The point-in-time snapshot of your organization’s resilience to those two specifics attacks assessments provide should be run again after applying the recommended fixes to check if they impact the defensive performance. In any case, as threats evolve at a fast pace and agile development results in frequent changes in the environment, so, as a rule, continuously running security validation tests is highly recommended. 

 

This year’s selection for MITRE Engenuity were the two APTs “Wizard Spider” and “Sandworm”. 

These APT Groups have been wreaking havoc over the past few years – developing and deploying cybercrime tools like Conti, Trickbot, or Ryuk ransomware. 

Here are the templates created by Cymulate Research Team: 

 

APT Groups Dashboard

 

Contrary to MITRE’s Engenuity evaluation process that considers each step separately, Cymulate’s scenario mimics a real-life attack along the full kill chain, connecting each step to the next one in a continuous end-to-end flow.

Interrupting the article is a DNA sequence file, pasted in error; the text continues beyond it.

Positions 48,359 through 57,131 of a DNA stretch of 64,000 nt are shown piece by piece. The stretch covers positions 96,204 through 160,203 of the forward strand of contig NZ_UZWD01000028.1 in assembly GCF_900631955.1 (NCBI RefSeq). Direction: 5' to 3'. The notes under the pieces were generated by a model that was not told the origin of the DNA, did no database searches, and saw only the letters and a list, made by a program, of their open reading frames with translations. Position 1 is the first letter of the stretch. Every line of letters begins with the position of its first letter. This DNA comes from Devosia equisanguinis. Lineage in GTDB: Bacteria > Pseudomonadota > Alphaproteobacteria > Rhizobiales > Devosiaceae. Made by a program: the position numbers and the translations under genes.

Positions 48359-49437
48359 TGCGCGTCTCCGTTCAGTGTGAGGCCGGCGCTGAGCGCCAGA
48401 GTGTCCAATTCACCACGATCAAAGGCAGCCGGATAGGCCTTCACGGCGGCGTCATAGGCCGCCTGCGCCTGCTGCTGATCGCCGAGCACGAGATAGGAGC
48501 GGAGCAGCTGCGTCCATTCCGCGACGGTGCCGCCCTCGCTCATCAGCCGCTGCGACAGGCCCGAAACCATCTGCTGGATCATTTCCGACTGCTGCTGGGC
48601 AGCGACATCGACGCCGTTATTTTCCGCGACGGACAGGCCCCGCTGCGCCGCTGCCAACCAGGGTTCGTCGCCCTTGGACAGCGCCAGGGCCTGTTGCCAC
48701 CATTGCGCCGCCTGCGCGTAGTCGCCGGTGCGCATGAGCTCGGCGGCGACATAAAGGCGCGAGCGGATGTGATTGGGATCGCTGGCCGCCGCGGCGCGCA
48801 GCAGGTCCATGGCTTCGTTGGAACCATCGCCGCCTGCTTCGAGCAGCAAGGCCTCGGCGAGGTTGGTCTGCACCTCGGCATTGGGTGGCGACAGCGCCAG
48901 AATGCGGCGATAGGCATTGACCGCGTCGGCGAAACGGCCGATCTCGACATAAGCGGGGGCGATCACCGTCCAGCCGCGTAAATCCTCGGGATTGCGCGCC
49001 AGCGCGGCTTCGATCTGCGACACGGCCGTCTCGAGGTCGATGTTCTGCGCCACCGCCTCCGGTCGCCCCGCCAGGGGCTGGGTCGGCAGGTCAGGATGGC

What now? 

With this clearer understanding of the end-to-end unfolding of these two attacks across the entire kill chain, it is time to run an assessment and see for yourself how your instance of the solution fares in detecting and stopping them. 

The result provided by Cymulate automated assessments will slightly differ from those published by MITRE Engenuity as, as stated above, Cymulate evaluates your resiliency across the entire kill chain instead of evaluating each step individually as MITRE does. 

Regardless, it will give you a good evaluation of your performance against these two attacks and provide actionable recommendations to improve it. 

Schedule a demo to see how Cymulate can keep your environment up to speed on the latest attacks.